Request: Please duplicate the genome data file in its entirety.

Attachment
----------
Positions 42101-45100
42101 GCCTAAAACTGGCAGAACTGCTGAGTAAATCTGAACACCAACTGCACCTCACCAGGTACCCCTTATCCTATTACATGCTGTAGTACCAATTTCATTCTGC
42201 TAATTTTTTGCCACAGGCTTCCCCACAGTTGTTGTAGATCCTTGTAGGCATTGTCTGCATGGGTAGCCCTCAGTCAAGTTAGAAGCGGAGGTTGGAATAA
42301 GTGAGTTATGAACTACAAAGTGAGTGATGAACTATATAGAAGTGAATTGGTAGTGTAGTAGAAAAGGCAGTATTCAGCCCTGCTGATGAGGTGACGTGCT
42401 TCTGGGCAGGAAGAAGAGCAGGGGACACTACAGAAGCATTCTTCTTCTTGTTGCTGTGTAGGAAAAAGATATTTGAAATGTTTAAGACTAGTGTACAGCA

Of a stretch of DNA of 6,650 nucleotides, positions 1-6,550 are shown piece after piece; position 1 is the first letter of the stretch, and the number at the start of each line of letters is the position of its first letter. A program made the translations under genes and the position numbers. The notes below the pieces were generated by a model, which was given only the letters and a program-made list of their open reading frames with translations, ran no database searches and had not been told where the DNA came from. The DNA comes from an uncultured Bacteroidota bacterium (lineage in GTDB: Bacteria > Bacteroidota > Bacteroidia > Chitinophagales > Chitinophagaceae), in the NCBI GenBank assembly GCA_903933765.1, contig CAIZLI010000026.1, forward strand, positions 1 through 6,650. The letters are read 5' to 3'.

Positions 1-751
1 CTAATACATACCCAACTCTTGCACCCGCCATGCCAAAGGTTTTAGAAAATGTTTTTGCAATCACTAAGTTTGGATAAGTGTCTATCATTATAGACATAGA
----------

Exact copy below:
Positions 42101-45100
42101 GCCTAAAACTGGCAGAACTGCTGAGTAAATCTGAACACCAACTGCACCTCACCAGGTACCCCTTATCCTATTACATGCTGTAGTACCAATTTCATTCTGC
42201 TAATTTTTTGCCACAGGCTTCCCCACAGTTGTTGTAGATCCTTGTAGGCATTGTCTGCATGGGTAGCCCTCAGTCAAGTTAGAAGCGGAGGTTGGAATAA
42301 GTGAGTTATGAACTACAAAGTGAGTGATGAACTATATAGAAGTGAATTGGTAGTGTAGTAGAAAAGGCAGTATTCAGCCCTGCTGATGAGGTGACGTGCT
42401 TCTGGGCAGGAAGAAGAGCAGGGGACACTACAGAAGCATTCTTCTTCTTGTTGCTGTGTAGGAAAAAGATATTTGAAATGTTTAAGACTAGTGTACAGCA

Of a stretch of DNA of 6,650 nucleotides, positions 1-6,550 are shown piece after piece; position 1 is the first letter of the stretch, and the number at the start of each line of letters is the position of its first letter. A program made the translations under genes and the position numbers. The notes below the pieces were generated by a model, which was given only the letters and a program-made list of their open reading frames with translations, ran no database searches and had not been told where the DNA came from. The DNA comes from an uncultured Bacteroidota bacterium (lineage in GTDB: Bacteria > Bacteroidota > Bacteroidia > Chitinophagales > Chitinophagaceae), in the NCBI GenBank assembly GCA_903933765.1, contig CAIZLI010000026.1, forward strand, positions 1 through 6,650. The letters are read 5' to 3'.

Positions 1-751
1 CTAATACATACCCAACTCTTGCACCCGCCATGCCAAAGGTTTTAGAAAATGTTTTTGCAATCACTAAGTTTGGATAAGTGTCTATCATTATAGACATAGA